By Guy Faulconbridge and Sarah Young
LONDON (Reuters) – The fate of a doomed eight-year-old alpaca named Geronimo has triggered an outcry against British Prime Minister Boris Johnson after his government ordered the animal be put down because of positive tests for bovine tuberculosis.
The order to kill the alpaca prompted pleas from owner Helen Macdonald for Johnson and his wife Carrie to show mercy, prompting some celebrities to demand the prime minister swerve away from what they cast as a public relations disaster.
A march on Johnson’s Downing Street base by fans of Geronimo is planned for Monday and more than 97,000 people have signed a petition calling for the creature to be saved.
As ministers insisted Geronimo must be put down, Johnson’s 80-year-old father Stanley appealed for the “judicial execution” to be avoided so Geronimo could live in peace in the English county of Gloucestershire.
“I hope and believe his execution can be avoided even at this late stage,” Johnson’s father was quoted saying in The Sun tabloid, adding he hoped owner Macdonald would block agriculture ministry staff from “carrying out their absurd murderous errand”.
Macdonald, a veterinary nurse, said the alpaca was negative when he was brought in from New Zealand and she had spent thousands of pounds on a failed court battle to save the animal. She told The Sun she would “take a bullet” for the alpaca.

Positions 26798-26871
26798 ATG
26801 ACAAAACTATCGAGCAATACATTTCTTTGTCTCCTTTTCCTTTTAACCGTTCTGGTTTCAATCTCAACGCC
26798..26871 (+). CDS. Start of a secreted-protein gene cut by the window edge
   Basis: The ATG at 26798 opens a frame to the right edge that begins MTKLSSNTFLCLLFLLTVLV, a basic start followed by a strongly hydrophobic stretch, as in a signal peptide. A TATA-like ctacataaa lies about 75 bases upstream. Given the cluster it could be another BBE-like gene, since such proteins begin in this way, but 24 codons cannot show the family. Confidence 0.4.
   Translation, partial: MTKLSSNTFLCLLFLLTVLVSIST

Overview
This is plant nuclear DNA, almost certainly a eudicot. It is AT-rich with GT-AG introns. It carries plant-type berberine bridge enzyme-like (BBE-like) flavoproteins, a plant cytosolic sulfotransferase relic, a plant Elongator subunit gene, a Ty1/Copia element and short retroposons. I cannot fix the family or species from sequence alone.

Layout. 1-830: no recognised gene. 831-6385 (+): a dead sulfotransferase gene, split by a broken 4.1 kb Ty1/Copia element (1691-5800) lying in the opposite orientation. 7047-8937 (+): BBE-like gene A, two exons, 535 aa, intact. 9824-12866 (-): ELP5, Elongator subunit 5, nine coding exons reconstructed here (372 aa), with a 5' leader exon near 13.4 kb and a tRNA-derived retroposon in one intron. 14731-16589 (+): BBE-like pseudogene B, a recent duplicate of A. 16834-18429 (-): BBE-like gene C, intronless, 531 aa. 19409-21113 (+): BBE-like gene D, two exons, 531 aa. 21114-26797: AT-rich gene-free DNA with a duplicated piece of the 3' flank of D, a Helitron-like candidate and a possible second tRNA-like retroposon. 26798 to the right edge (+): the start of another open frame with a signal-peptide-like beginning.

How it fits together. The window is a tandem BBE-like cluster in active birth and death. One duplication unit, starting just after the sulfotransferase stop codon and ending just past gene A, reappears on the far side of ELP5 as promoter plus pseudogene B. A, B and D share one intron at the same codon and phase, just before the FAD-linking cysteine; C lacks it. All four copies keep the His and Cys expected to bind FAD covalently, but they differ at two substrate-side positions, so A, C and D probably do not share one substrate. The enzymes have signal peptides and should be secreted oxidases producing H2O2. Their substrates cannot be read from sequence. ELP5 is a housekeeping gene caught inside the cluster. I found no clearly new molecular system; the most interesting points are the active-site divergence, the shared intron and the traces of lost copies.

Agriculture Secretary George Eustice said that while the fate of Geronimo was sad, the rules were clear that animals which tested positive for bovine Tuberculosis had to killed.
British ministers have been grilled over the fate of Geronimo for days.
Interviewed on Sky Business Secretary Kwasi Kwarteng said: “It’s obviously difficult because there’s a lot of people invested emotionally in a story of an animal, but there’s a policy, and there’s a reason why the policy shouldn’t be stopped.”
Macdonald did not immediately respond to a request for comment.
(Reporting by Guy Faulconbridge and Sarah Young; Editing by David Holmes)